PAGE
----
Federal Trucking Law
Federal Regulations | Driver Requirements | Driver Fatigue Factors | Truck Company Requirements | Compensation | Assigning Blame
The trucking industry is one of America’s most important and regulated industries, annually transporting nearly 70 percent of all of the freight of hard-working American labor and goods. And more business across America means more business for truck drivers and companies that transport everything needed to conduct business. Though beneficial to the economy, the trucking industry comes at a cost, with more than 4,000 people involved in fatal truck accidents just last year. Expect that number to increase with the recent, steady rise in the economy and the inevitable need to ship more goods.
The trucking industry in the United States is highly regulated by numerous federal and state laws. Federal standards can be found on the Department of Transportation’s website with the true source of the regulations in Title 49, Code of Federal Regulations, Motor Carriers, parts 350 through 400. When an accident occurs, a violation of any of these rules makes a case of negligence easier to obtain. Most states, including Oregon, adopt the federal standards, or something similar to those standards. Drivers and companies are not always in compliance, many times with business incentives not to follow the law. Sometimes, drivers and companies may not even be aware that they are violating a law.
Truck drivers are held to a high standard of accountability when they are involved in an accident. They must have specialized training and must meet numerous requirements to be safe and defensive drivers and know how to operate the specific vehicle they drive. A driver must be 21 years old, in good health, speak and read English, pass a vehicle safety exam, and know how to properly load and unload his or her truck. A truck driver must obtain a Commercial Driver’s License (CDL) in his or her own home state, and it must be the driver’s only license. Drivers are also subjected to numerous inspections, certifications, and must pass random controlled substance and alcohol tests.
Driver Fatigue as a Factor in Truck Accidents
Drivers are required to maintain logbooks to keep track of hours spent on duty. Because driver fatigue is one of the leading causes of truck accidents, there is a daily and weekly limit on the amount of hours a driver can be on the road. There are mandatory break times, time-off periods, and a regulated sleep schedule. Logbooks are one of the most obstructed pieces of evidence of a driver’s negligence after an accident. Trucking companies may also put pressure on drivers to ignore the law and quickly deliver the goods.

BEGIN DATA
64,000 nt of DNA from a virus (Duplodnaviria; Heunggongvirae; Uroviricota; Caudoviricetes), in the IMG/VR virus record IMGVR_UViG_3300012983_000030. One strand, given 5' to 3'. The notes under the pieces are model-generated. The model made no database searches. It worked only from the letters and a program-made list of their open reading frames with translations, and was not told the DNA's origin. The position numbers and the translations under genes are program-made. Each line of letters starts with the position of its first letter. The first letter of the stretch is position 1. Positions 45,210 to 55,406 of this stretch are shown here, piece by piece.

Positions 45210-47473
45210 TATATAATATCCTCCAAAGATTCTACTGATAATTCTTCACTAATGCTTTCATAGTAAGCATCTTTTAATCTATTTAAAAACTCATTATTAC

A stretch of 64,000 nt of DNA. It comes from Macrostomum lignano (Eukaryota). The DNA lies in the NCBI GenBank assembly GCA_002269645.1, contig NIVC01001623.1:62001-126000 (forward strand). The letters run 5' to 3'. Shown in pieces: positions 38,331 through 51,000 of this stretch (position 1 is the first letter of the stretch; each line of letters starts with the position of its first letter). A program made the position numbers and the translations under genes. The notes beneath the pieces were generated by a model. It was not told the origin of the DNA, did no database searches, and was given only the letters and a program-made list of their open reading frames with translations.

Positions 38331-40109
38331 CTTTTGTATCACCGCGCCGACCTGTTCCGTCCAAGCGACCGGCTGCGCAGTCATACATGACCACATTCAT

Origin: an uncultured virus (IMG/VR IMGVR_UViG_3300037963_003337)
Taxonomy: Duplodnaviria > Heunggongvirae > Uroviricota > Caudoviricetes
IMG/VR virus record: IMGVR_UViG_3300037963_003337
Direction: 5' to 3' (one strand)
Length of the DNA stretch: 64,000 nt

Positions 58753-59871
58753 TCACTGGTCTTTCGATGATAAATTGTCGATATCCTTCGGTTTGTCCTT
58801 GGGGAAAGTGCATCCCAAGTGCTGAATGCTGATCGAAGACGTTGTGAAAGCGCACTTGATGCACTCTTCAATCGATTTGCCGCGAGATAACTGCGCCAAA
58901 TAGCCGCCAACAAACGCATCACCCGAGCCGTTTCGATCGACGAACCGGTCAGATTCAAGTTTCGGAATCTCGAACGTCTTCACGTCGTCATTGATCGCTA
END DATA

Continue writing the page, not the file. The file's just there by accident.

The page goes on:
Trucking Company Requirements
With greater responsibility, trucking companies are subjected to even more regulation than drivers and can be more liable in an accident. Companies must monitor closely their employees’ hours of service, fitness, and qualifications, and must participate in government-monitored programs to ensure that drivers are not substance abusers or alcoholics. Companies must regularly inspect and repair their vehicles in accordance with federal standards. Trucks must not only be safe, but also within certain weight-size limits, be properly marked with identification, and carry proper permits.
Compensation in a Truck Accident
Federal laws require truck drivers and companies to carry a minimum level of accident insurance to compensate victims for injuries and property loss. It is important to call a lawyer immediately for advice and help in determining if you deserve compensation for someone else’s negligence. A lawyer can help you identify which laws a driver or company violated by obtaining evidence that proves a violation. By obtaining a driver’s logbook, sending an expert to inspect the vehicle for defects, or accessing various databases to check a driver’s permits and qualifications, the lawyer can make your case to get you the compensation you deserve.
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Assigning Blame in an Accident
Truck accidents are much more complicated than auto accidents because different parties may be involved. The company that owns a truck may be responsible for failing to adequately hire a driver or properly keep a vehicle in good repair. A trucking company may also be at fault in an accident when driver fatigue is involved. A tire manufacturer could potentially be held accountable for a product defect that caused a truck to lose control and strike an innocent person or vehicle.
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